The runtime control layer stadls10 provides an interface to describe timed sequences of read and write instructions of pairs of coordinates and containers, e.g., changing the synaptic weight of synapse i, j at time t, as well as event-like response data, e.g., spikes or ADC samples. These timed sequences, also called playback programs, can then be loaded to and executed on the FPGA which records the response data. Afterwards, the recorded data is transferred-back to the host computer.

We track the constitution of all hardware setups in a database, hwdb11. It is used for compatibility checks between hardware and software as well as for the automated selection of stored calibration data. We also use it to provide the resource scheduling service with information about all available hardware systems.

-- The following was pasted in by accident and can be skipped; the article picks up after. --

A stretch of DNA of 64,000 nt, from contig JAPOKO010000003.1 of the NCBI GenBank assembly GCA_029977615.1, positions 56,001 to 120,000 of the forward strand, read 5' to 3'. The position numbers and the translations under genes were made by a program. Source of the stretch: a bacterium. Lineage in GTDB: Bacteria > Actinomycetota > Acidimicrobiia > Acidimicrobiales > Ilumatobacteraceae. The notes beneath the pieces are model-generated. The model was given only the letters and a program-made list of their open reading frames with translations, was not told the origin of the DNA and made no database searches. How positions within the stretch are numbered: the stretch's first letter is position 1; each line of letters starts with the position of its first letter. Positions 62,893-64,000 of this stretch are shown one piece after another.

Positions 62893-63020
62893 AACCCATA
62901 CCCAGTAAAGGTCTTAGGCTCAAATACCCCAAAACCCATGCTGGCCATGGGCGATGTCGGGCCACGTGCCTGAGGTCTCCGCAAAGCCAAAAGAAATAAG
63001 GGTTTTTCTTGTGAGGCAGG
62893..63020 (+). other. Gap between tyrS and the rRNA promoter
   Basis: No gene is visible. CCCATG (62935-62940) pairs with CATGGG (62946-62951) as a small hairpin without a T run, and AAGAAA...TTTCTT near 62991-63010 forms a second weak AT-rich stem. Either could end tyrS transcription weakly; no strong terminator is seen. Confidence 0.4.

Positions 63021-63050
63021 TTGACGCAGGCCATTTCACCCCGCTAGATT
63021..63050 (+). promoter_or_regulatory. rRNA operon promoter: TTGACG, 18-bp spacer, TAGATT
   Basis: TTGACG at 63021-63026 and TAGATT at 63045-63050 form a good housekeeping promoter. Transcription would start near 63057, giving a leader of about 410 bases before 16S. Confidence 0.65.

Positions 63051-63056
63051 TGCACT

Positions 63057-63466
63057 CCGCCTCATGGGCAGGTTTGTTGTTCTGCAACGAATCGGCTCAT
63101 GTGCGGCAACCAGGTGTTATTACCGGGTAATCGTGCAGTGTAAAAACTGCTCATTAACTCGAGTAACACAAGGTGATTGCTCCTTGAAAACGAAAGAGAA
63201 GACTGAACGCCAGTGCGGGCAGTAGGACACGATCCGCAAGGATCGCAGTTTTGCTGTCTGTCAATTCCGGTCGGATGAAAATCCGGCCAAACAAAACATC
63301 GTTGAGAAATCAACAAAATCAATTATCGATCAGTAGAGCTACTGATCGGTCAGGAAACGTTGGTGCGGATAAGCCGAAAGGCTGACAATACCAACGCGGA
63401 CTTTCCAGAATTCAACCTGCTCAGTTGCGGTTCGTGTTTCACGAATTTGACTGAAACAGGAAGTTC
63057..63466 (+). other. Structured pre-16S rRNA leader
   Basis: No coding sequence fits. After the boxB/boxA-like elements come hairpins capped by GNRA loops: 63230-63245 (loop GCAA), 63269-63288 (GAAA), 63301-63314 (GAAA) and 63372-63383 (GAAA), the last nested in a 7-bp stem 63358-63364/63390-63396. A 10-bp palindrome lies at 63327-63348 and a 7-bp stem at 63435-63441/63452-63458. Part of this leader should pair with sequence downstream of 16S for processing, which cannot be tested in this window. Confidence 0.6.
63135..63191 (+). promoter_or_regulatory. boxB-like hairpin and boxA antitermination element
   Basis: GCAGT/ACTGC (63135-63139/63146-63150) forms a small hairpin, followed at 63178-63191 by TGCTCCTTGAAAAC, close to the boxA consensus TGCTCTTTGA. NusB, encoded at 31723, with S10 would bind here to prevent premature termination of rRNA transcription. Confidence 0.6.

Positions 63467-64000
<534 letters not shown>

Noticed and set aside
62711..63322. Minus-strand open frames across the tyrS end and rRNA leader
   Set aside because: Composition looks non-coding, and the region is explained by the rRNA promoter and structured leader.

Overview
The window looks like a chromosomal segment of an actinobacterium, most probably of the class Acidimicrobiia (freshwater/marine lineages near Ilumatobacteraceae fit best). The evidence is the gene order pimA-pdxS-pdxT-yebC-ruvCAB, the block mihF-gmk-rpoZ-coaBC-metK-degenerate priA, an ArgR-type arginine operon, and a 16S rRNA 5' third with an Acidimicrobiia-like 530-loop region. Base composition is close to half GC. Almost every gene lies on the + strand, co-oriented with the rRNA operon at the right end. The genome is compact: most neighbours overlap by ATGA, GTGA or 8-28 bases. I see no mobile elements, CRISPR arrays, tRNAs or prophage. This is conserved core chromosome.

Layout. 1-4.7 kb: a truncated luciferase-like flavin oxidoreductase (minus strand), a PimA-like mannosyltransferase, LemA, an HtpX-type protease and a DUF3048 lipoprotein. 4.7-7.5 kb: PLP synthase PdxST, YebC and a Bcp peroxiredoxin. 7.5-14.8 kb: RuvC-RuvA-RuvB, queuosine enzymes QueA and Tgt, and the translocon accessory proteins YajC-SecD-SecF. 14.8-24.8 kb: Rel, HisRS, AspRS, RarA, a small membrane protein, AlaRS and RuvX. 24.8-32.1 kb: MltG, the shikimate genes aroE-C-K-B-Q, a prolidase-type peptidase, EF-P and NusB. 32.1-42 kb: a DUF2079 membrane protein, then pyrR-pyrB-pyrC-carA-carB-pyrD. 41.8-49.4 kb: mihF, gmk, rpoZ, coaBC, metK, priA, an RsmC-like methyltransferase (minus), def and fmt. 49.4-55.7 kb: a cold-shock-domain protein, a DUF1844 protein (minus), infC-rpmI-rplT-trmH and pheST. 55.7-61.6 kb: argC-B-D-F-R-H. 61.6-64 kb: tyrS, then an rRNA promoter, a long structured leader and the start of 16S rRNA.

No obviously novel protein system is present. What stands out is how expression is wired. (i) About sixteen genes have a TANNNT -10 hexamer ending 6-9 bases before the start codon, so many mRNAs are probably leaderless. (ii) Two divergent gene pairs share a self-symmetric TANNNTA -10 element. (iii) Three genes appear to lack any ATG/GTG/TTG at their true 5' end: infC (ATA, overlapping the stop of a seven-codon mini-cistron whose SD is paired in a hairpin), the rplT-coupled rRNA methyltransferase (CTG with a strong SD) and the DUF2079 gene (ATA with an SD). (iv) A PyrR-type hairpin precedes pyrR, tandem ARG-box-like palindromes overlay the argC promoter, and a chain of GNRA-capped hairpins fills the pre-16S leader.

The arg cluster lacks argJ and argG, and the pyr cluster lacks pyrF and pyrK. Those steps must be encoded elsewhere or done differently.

This set of layers is feature-complete to formulate arbitrary hardware-compatible experiments and was used as basis for experiments in Schemmel et al. (2020), Göltz et al. (2021), Klassert et al. (2021), Czischek et al. (2022), and Cramer et al. (2022).

2.2.3. Embedded Runtime

In addition to the controlling host system, the two SIMD CPUs on the BSS-2 ASIC require integration into the BSS-2 OS. To enable users to efficiently formulate their programs, we provide a development environment based on C++. It specifically consists of a cross-compilation toolchain based on gcc (GNU Project, 2018) that has been adapted to the custom SIMD extensions of the integrated microprocessors (Müller et al., 2020a). More abstract functionality is encapsulated in the support library libnux12, which provides various auxiliary functionality for experiment design. Moreover, the hardware abstraction layer of the BSS-2 OS (cf. Section 2.2.2) supports the SIMD CPUs as an additional cross-compiled target for configuration containers as well as coordinates.

2.2.4. Calibration